Wash the moong dal and soak in water for 6-8 hours. Drain the water and grind the moong dal, chillies, ginger, and salt to a smooth paste.  Add little water if required. The consistency of the batter should be like of a dosa batter.

Heat a flat griddle (tava). Spray or smear some ghee/oil and wipe it. Pour a ladle full of batter and spread it thin on the griddle. Top it with grated paneer and onions. Spray or drizzle oil/ghee/butter around the pesarattu. Cook for 1-2 minutes. Turnover and cook for another 1-2 minutes. Serve hot with coconut chutney or tomato chutney.

Quick Bisi Bele Bath

Quick Bisi Bele Bath

Bisibele bath is a dish from Karnataka but also popular in Hyderabad. It’s a spicy and sour mix of rice and lentils.  My mom uses left over rice and dal to make excellent instant bisi bele bath. It’s a quick makeover to the left over dal rice. Just add some mixed vegetables, spices and you have an interesting and delicious breakfast/lunch dish ready.

Hyderabad has numerous restaurants which serve a dish called sambar rice with veggies. This recipe of my mom comes closest to it. My mom uses the khatti dal that we prepare at home. You can use any toor (split pigeon pea) based dal. I haven’t tried this dish with other lentils yet. If you are using a dal which is not sour, add tamarind water while cooking.

You can use any vegetables you like for this dish but I prefer carrots, beans and peas. The main ingredients for this dish are sambar powder and the karampodi. They take this simple dal rice mix to another level. You can add or reduce the karampodi as per your preference of spice in food.  Bisibele bath can be served a breakfast or lunch. It tastes best when it is hot.

Quick Bisi Bele Bath


  • 2 tbsp oil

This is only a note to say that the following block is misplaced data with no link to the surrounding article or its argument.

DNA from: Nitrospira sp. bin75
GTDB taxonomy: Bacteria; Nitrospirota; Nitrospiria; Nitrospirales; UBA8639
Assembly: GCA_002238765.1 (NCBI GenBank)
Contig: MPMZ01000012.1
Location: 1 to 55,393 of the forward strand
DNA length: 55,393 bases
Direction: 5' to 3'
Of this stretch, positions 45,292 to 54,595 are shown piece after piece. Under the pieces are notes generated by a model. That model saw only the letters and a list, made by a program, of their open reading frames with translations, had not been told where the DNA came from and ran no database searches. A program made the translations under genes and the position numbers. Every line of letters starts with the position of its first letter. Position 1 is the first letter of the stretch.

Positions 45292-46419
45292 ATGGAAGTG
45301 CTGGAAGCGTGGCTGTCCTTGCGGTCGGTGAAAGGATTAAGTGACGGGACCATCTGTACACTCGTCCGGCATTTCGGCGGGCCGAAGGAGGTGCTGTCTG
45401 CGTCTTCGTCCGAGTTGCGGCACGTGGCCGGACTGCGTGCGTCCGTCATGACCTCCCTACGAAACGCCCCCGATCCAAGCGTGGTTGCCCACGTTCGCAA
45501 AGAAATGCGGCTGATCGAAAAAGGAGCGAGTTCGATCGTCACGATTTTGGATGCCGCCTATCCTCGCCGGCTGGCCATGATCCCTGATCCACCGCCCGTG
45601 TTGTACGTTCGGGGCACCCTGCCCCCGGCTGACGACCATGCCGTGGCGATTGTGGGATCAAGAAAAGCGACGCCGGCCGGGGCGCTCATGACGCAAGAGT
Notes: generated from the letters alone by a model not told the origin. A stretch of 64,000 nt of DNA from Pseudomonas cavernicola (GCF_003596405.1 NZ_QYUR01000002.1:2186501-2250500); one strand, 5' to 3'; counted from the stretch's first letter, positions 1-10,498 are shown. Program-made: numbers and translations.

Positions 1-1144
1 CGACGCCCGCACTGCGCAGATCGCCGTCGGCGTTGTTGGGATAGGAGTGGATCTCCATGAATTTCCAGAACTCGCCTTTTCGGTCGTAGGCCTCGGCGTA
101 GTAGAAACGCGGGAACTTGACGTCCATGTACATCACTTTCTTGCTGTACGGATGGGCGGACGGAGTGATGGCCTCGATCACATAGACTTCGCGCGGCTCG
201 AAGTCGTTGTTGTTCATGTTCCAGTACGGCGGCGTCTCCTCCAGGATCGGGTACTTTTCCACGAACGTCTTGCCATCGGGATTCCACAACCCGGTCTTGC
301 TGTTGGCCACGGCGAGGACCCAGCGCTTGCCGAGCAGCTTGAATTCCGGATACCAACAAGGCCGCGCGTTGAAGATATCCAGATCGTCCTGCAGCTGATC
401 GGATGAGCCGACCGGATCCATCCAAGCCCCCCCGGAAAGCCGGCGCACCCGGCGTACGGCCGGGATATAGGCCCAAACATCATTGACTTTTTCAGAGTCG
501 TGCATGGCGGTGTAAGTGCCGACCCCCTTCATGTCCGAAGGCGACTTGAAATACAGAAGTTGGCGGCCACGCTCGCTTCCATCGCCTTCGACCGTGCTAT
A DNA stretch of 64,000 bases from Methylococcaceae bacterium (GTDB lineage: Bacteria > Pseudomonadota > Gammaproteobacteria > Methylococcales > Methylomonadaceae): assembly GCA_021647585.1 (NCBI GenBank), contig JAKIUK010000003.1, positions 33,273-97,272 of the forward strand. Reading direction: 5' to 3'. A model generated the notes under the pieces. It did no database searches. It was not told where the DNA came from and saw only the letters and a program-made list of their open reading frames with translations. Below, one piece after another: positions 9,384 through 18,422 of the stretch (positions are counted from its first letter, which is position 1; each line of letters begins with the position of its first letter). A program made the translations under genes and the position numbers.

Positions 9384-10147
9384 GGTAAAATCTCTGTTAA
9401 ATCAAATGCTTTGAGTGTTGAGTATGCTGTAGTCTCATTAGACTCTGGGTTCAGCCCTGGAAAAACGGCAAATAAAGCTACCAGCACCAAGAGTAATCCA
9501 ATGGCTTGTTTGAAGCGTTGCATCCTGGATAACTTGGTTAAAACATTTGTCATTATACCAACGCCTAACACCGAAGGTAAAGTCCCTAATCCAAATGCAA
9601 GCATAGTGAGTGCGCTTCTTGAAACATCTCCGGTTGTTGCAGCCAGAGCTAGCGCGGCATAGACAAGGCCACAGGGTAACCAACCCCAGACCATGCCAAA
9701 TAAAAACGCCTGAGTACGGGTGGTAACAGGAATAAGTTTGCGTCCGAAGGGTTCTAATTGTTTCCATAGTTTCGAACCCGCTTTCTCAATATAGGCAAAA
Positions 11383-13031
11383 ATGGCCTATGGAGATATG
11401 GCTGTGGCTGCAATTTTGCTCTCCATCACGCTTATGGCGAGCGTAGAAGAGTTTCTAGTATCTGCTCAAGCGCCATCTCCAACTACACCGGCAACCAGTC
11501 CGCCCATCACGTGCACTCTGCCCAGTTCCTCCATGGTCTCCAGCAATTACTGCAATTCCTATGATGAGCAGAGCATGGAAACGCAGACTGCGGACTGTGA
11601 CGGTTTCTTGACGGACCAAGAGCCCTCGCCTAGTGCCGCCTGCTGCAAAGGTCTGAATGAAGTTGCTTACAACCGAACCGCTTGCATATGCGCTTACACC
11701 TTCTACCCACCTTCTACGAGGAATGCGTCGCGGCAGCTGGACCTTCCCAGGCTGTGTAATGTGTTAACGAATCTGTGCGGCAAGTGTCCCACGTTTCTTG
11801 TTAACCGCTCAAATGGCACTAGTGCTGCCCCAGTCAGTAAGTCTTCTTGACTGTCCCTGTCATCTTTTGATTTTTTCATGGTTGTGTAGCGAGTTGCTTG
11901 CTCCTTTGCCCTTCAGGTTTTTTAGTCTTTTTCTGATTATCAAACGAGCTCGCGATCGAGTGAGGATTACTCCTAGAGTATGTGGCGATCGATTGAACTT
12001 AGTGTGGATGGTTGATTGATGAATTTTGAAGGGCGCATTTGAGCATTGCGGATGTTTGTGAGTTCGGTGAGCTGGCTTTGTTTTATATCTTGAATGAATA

• ¼ tsp mustard seeds
  • ¼ tsp cumin seeds
  • 4-5 dry red chillies
  • ¼ tsp asafetida
  • 8-10 curry leaves
  • 1 small onion chopped
  • ¼ cup mixed vegetables chopped (carrot, beans, peas)
  • 1 small tomato chopped
  • ½ tbsp sambar powder
  • 1 tbsp karam podi (gun powder served with idlis or south Indian meals)
  • 1 tsp red chilli powder
  • 1 tsp coriander powder
  • ¼ tsp garam masala
  • ¼ tsp turmeric
  • 2 cups cooked rice
  • 1 cup dal (I used the khatti dal my mom prepares at home)
  • 1 tbsp tamarind water (optional)
  • 1 cup water
  • 2 tbsp coriander
  • Salt to taste


Heat oil in a pressure cooker.  Add mustard and cumin seeds. Once the seeds splutter, add dry red chillies, asafetida, and curry leaves.

Add onions and vegetables and sauté for 1-2 mins. Add tomatoes and cook for 30-40 seconds. Add sambar powder, karam podi, red chilli powder, coriander powder, garam masala, and salt. Mix well. Add dal and 1 cup water.  Close the cooker and cook till the pressure is released once (one whistle). Switch off the gas after one whistle. Once the cooker is cooled, open and add rice and mix well. Close the cooker again and cook on slow flame till you get two more whistles. Open the cooker once it is cooled completely. Add chopped coriander and serve hot with papad and lime pickle.